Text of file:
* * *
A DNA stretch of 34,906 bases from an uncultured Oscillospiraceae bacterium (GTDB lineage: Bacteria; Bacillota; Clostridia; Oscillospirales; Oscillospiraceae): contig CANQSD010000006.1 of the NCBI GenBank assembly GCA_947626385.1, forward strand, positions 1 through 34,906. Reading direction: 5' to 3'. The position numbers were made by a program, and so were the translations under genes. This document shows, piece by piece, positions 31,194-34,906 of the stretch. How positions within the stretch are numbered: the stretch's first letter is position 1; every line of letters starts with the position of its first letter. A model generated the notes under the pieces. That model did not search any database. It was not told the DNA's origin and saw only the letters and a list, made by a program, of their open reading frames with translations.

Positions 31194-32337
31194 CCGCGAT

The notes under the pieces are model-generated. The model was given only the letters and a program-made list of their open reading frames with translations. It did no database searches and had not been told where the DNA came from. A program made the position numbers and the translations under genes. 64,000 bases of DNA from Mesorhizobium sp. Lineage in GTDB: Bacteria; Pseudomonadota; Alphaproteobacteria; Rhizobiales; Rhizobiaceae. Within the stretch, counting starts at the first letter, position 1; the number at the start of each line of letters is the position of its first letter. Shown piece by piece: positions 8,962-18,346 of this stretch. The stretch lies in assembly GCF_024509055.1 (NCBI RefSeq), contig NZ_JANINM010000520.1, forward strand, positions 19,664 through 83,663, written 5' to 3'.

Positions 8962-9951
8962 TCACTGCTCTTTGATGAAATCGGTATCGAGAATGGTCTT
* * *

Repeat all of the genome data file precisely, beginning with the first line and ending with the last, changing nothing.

A DNA stretch of 34,906 bases from an uncultured Oscillospiraceae bacterium (GTDB lineage: Bacteria; Bacillota; Clostridia; Oscillospirales; Oscillospiraceae): contig CANQSD010000006.1 of the NCBI GenBank assembly GCA_947626385.1, forward strand, positions 1 through 34,906. Reading direction: 5' to 3'. The position numbers were made by a program, and so were the translations under genes. This document shows, piece by piece, positions 31,194-34,906 of the stretch. How positions within the stretch are numbered: the stretch's first letter is position 1; every line of letters starts with the position of its first letter. A model generated the notes under the pieces. That model did not search any database. It was not told the DNA's origin and saw only the letters and a list, made by a program, of their open reading frames with translations.

Positions 31194-32337
31194 CCGCGAT

The notes under the pieces are model-generated. The model was given only the letters and a program-made list of their open reading frames with translations. It did no database searches and had not been told where the DNA came from. A program made the position numbers and the translations under genes. 64,000 bases of DNA from Mesorhizobium sp. Lineage in GTDB: Bacteria; Pseudomonadota; Alphaproteobacteria; Rhizobiales; Rhizobiaceae. Within the stretch, counting starts at the first letter, position 1; the number at the start of each line of letters is the position of its first letter. Shown piece by piece: positions 8,962-18,346 of this stretch. The stretch lies in assembly GCF_024509055.1 (NCBI RefSeq), contig NZ_JANINM010000520.1, forward strand, positions 19,664 through 83,663, written 5' to 3'.

Positions 8962-9951
8962 TCACTGCTCTTTGATGAAATCGGTATCGAGAATGGTCTT